Lots of smart kids in the upward Midwest grew up in dead end small towns without much opportunity, but then used university education to make a jump to places where they could achieve much more success.

People on the two coasts tend to have a mental image of rural America as being “poor”.  But the upper Midwest contains lots of pretty big and successful family farms.  In the old days when America was more equal, talented people would have been much more content to stay in their region of the country.  If they moved, it more likely was in search of a better climate.  Why move from cold Wisconsin to cold Massachusetts when (during the 1960s) the incomes weren’t much different?  High tech barely existed back then.

PS.  What areas surprise you the most?  For me, it’s the low upward mobility of Michigan and western Oregon, and the fact that Louisiana has more mobility than the rest of the Deep South.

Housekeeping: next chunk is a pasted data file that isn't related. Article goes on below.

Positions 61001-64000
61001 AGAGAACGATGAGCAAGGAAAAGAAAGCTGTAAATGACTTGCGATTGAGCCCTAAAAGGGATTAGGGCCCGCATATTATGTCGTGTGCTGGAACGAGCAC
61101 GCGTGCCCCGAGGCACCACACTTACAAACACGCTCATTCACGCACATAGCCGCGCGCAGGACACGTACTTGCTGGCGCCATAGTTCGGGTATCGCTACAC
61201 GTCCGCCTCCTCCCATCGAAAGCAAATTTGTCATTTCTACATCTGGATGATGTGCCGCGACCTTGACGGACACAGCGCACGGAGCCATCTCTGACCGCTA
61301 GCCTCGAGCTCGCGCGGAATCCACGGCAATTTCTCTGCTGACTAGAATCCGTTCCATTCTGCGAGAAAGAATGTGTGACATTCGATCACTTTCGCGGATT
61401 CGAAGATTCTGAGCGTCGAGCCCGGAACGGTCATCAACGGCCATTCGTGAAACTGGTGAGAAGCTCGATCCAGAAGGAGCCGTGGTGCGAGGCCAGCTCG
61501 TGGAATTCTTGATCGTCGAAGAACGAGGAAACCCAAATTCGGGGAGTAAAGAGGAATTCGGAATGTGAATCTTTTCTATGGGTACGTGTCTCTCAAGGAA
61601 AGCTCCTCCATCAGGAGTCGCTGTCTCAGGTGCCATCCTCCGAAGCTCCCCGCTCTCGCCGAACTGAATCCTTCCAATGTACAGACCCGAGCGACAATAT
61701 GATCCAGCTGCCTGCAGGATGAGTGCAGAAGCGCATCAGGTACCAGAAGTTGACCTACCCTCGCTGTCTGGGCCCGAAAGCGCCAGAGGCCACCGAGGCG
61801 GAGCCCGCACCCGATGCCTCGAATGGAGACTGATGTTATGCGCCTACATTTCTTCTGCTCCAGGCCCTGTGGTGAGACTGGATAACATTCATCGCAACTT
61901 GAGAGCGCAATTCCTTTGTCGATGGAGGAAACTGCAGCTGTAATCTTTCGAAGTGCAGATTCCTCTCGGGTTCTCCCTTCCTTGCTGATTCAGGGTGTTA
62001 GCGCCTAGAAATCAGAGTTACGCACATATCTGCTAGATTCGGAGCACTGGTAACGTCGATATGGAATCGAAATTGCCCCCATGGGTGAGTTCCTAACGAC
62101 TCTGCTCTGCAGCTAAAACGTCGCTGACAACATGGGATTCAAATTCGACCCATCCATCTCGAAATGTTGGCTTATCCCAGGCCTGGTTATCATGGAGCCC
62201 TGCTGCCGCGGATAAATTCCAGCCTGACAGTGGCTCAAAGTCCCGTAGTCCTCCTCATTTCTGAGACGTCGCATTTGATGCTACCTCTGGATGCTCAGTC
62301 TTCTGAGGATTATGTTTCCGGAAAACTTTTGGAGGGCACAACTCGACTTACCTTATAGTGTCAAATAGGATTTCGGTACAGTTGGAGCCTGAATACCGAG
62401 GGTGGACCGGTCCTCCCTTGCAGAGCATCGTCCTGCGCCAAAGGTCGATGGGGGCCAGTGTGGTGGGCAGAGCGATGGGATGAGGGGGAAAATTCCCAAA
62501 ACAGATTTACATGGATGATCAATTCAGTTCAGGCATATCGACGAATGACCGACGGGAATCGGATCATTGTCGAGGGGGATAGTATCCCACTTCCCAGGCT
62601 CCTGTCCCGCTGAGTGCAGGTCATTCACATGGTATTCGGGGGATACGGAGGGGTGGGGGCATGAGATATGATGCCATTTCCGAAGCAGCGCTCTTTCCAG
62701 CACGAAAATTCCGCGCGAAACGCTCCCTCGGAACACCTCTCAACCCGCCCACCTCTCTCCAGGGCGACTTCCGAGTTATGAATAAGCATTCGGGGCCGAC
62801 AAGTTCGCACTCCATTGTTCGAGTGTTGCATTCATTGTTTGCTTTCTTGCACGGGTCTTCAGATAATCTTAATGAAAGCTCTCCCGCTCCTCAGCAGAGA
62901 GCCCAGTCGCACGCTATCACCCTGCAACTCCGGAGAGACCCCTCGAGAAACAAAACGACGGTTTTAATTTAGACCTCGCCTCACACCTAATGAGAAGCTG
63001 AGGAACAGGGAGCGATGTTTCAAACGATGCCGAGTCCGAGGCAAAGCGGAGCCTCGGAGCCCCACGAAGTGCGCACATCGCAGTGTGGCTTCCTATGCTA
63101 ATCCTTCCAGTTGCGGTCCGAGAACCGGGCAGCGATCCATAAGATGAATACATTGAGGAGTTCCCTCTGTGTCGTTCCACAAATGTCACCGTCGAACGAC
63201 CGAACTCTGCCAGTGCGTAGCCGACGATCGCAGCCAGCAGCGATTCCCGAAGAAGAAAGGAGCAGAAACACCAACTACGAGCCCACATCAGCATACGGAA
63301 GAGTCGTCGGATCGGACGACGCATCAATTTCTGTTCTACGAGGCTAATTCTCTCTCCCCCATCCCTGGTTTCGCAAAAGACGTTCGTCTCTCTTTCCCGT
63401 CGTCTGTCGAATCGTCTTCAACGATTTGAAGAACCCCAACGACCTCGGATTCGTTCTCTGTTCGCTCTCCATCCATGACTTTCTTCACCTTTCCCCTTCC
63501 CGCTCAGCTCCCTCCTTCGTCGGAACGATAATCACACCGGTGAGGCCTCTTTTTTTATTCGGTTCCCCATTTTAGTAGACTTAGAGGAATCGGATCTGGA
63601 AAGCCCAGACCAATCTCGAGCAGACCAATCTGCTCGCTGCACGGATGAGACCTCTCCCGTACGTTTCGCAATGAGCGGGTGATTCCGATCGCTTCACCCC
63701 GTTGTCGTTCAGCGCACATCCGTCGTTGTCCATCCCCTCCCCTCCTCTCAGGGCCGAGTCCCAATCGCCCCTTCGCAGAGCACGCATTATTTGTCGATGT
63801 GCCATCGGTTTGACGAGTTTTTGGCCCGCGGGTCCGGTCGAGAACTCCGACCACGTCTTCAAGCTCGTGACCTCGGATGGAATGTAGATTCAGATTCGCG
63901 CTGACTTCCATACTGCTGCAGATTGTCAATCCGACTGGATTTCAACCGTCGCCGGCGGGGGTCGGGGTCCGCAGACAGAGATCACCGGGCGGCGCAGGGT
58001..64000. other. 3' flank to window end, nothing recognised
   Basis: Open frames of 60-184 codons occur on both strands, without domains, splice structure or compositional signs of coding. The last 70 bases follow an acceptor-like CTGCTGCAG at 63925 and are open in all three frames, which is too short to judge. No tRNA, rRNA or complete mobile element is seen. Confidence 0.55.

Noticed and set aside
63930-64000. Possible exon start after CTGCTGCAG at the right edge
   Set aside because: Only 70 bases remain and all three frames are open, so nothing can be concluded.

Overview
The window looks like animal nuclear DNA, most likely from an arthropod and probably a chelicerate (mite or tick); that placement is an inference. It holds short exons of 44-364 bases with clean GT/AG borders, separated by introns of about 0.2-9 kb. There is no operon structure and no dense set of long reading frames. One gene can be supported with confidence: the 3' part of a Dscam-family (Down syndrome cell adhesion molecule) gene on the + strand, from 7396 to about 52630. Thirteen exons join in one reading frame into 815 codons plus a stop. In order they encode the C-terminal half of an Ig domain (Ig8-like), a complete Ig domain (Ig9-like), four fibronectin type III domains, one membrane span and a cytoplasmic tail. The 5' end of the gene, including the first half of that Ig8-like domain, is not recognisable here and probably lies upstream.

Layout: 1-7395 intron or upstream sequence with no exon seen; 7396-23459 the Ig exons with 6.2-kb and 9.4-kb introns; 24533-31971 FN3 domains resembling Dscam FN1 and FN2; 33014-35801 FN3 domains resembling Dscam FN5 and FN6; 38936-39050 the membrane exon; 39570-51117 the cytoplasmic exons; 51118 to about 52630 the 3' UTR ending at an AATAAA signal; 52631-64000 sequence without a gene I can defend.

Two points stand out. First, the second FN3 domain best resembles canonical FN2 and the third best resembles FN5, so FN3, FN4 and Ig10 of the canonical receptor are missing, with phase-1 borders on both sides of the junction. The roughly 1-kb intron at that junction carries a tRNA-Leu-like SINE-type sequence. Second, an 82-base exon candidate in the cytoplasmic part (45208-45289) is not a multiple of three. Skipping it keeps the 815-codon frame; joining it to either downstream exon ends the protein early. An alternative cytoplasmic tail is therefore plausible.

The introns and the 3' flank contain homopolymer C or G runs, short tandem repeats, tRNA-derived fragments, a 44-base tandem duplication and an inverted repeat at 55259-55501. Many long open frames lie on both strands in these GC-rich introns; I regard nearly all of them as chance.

Utility: It’s (increasingly) all in your mind

We are long past the days of “fat cats”, when rich people could afford to eat more food than poor people.  And I’d argue that this is increasingly true almost everywhere you look.  When I was young, a Cadillac Eldorado was a vastly different car from a VW Beetle or Datsun.  Especially if cruising down the highway at 80 mph.  Today Datsun is called Nissan (one of the stupidest name changes in US history).  And while an Infiniti is a bit more luxurious than a Nissan, and the BMW handles somewhat better, I no longer think the experience of driving the Nissan is much different from a typical luxury car.  Even the size is similar.  Here’s the interior of their economy model (Sentra):


I went to Zillow, and randomly pulled off an ad for a 2800 sq foot condo in Chelsea—this one priced at $11 million.  And here’s a random 2600 sq. foot condo in Oklahoma City, priced at $260,000.  The NYC unit is more tastefully designed by NYC standards, but the OKC unit is more luxurious by OKC standards. In the Chelsea unit, you might want to have a $4000 midcentury-modern Poäng chair designed by Alvar Aalto:


In the OKC home you could install the Ikea version of the chair (shown above) for $79, down from a (inflation-adjusted price of) $350 in 1990.  How much utility does one get from the $4000 chair?  How much from the $79 chair?  It’s depends how you think about it–it’s the same chair.